The Office of General Counsel issued the following informal opinion on February 20, 2002, representing the position of the New York State Insurance Department.

Re: Unearned Premium Reserve Requirement for Bail Bond Insurers

Question Presented:

Does an insurer have to establish an unearned premium reserve for bail bond premiums even though there is never a return premium due on a bail bond?


Yes. The purpose of the unearned premium reserve requirement in N.Y. Ins. Law § 1305(a) (McKinney 2000) goes beyond simply providing a reserve for the payment of return premiums when due.


The insurer functions as a surety for the appearance of the defendant in court on a specific return date. Once the court accepts the bond upon which the defendant is released, there is no circumstance under which the insured (defendant) has a claim of entitlement to a refund of any portion of the premium. If the defendant appears on the return date, the court has the option of allowing the defendant to remain free until the next scheduled appearance, based upon the original bond or altering the conditions of the bail including revocation. The inquirer asserts that the distinct operation of bail bonds results in the premium being fully earned at the time the bond is issued, thereby, making N.Y. Ins. Law § 1305(a) (McKinney 2000) inapplicable to the bail bond business.


N.Y. Ins. Law § 1305(a) (McKinney 2000), which requires the establishment of an unearned premium reserve, provides:

Every authorized insurer shall, except as to reserves required under section one thousand three hundred four of this article and subject to paragraph fourteen of subsection (a) of section one thousand three hundred one of this article and other specific provisions of this chapter, maintain reserves equal to the unearned portions of the gross premiums charged on unexpired or unterminated risks and policies.

In the past, after an extensive study of the bail bond business, this Office opined that an insurer is obligated to establish an unearned premium reserve on its bail bond business on a pro-rata basis. This is done by assigning an arbitrary one year policy period to each bond written and pro-rating the premium for each bond accordingly. 1In reaching this decision, the Department relied on several fundamental principles, which still remain applicable today.

The bail bond charge, like every insurance premium, is the consideration for which the insurer assumes a stated obligation. The premium on the bail bond cannot be earned until the obligation is discharged, either by the prisoner’s appearance in court or by payment of the stipulated forfeit. Until such time as the obligation is discharged, this remains an unexpired or unterminated risk, despite the fact that the insured is never entitled to a refund of premium.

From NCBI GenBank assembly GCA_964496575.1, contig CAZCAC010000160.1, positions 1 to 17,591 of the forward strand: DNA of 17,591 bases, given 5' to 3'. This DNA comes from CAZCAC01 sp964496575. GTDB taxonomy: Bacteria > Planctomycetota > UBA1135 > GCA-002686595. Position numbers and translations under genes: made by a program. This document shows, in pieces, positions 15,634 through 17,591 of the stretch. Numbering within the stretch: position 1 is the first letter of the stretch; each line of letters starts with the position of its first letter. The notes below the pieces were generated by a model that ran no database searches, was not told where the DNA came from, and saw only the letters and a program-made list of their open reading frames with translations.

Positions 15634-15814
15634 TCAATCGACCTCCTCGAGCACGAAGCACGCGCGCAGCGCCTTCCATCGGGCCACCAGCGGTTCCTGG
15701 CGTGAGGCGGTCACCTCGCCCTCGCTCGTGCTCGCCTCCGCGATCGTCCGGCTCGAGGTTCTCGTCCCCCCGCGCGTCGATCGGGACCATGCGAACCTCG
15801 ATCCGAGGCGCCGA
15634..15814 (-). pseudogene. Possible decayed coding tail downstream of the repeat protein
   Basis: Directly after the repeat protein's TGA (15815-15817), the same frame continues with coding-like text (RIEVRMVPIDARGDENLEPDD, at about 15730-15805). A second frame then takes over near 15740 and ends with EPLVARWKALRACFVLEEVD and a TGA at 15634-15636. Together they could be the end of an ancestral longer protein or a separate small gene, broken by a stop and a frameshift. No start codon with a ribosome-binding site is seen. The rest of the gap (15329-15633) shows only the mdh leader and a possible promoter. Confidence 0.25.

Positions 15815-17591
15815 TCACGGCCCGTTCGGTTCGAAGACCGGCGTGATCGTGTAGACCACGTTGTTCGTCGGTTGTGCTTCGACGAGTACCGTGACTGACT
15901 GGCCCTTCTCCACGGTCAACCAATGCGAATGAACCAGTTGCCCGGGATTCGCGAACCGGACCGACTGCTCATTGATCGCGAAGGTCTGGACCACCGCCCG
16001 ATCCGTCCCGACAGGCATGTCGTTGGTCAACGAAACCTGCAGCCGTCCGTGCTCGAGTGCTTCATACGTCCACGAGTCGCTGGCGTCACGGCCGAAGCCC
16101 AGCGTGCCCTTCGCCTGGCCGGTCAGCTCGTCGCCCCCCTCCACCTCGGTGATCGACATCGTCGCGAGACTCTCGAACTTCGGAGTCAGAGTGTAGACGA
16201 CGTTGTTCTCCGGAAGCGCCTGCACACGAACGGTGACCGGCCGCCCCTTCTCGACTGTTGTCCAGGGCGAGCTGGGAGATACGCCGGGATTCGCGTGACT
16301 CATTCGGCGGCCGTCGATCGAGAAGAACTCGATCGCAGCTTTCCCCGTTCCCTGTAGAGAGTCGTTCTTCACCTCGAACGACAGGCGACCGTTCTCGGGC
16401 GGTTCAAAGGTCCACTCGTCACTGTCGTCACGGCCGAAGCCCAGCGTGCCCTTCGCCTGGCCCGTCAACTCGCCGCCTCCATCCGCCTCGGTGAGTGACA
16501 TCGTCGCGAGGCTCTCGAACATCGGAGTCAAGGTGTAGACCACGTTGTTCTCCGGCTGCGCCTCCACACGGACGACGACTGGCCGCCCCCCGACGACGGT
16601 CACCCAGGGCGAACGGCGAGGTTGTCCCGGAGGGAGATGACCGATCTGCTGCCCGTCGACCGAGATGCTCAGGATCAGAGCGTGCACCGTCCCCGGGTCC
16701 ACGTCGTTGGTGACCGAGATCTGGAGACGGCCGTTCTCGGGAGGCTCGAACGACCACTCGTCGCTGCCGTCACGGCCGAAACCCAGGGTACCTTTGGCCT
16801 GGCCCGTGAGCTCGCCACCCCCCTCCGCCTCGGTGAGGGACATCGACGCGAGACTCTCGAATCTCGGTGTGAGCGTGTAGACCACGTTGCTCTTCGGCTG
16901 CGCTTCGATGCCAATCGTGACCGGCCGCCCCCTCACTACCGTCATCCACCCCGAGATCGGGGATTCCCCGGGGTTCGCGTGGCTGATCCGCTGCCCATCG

The decision is also supported by a fundamental principal of accounting that income and costs incurred in its production should be reported in a manner that reasonably relates one to the other. This is related to the concept of "matching" and is recognized by the NAIC in its Accounting Practices and Procedures Manual (Vol. 1, March 2001). The Preamble states that "Revenue should be recognized only as the earnings process of the underlying underwriting or investment business is completed. Failure to adhere to this principle can lead to distortion in financial reporting and can result in a false picture of the company’s financial condition."

The unearned premium reserve is often referred to as the reinsurance reserve because it provides a fund for the reinsurance of outstanding policies and bonds, whether voluntarily by the insurer or mandatorily by the Superintendent in the event of rehabilitation or insolvency. 43 Am. Jur. 2d Insurance § 28 (1962). Without an unearned premium reserve, the monies need to reinsure outstanding bail bonds, should that be necessary, would have to come out of either capital or surplus. This would further aggravate an impaired insurer’s financial conditional and could, in fact, push it into insolvency. Moreover, it could result in there being no monies available for the purchase of reinsurance.

For the above stated reasons, it remains the Department’s position that insurers must maintain an unearned premium reserve for their bail bond business on a pro rata basis.

For further information, you may contact Supervising Attorney Joan Siegel at the New York City Office.

1 This was a liberalization of an earlier requirement that the company reserve for 100% of all undischarged bonds without pro-rating the premium.